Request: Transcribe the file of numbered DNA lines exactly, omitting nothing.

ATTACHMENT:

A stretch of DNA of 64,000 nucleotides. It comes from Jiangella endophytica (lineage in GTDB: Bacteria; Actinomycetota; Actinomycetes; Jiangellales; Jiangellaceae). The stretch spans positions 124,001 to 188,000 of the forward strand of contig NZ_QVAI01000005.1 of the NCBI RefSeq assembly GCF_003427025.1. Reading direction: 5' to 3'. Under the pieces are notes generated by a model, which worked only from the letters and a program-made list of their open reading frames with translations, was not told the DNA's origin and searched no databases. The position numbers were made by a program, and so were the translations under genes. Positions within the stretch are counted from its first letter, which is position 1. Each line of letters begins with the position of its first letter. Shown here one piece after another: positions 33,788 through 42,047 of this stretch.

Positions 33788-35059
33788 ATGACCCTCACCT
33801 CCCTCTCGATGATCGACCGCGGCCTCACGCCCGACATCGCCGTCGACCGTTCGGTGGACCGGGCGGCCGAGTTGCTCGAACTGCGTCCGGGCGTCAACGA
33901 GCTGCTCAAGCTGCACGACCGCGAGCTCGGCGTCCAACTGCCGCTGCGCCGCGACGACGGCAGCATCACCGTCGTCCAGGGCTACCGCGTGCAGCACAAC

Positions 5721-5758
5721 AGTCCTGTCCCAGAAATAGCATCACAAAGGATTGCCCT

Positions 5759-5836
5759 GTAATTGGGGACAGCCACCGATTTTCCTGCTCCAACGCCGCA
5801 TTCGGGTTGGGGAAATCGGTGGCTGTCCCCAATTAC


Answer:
A stretch of DNA of 64,000 nucleotides. It comes from Jiangella endophytica (lineage in GTDB: Bacteria; Actinomycetota; Actinomycetes; Jiangellales; Jiangellaceae). The stretch spans positions 124,001 to 188,000 of the forward strand of contig NZ_QVAI01000005.1 of the NCBI RefSeq assembly GCF_003427025.1. Reading direction: 5' to 3'. Under the pieces are notes generated by a model, which worked only from the letters and a program-made list of their open reading frames with translations, was not told the DNA's origin and searched no databases. The position numbers were made by a program, and so were the translations under genes. Positions within the stretch are counted from its first letter, which is position 1. Each line of letters begins with the position of its first letter. Shown here one piece after another: positions 33,788 through 42,047 of this stretch.

Positions 33788-35059
33788 ATGACCCTCACCT
33801 CCCTCTCGATGATCGACCGCGGCCTCACGCCCGACATCGCCGTCGACCGTTCGGTGGACCGGGCGGCCGAGTTGCTCGAACTGCGTCCGGGCGTCAACGA
33901 GCTGCTCAAGCTGCACGACCGCGAGCTCGGCGTCCAACTGCCGCTGCGCCGCGACGACGGCAGCATCACCGTCGTCCAGGGCTACCGCGTGCAGCACAAC

Positions 5721-5758
5721 AGTCCTGTCCCAGAAATAGCATCACAAAGGATTGCCCT

Positions 5759-5836
5759 GTAATTGGGGACAGCCACCGATTTTCCTGCTCCAACGCCGCA
5801 TTCGGGTTGGGGAAATCGGTGGCTGTCCCCAATTAC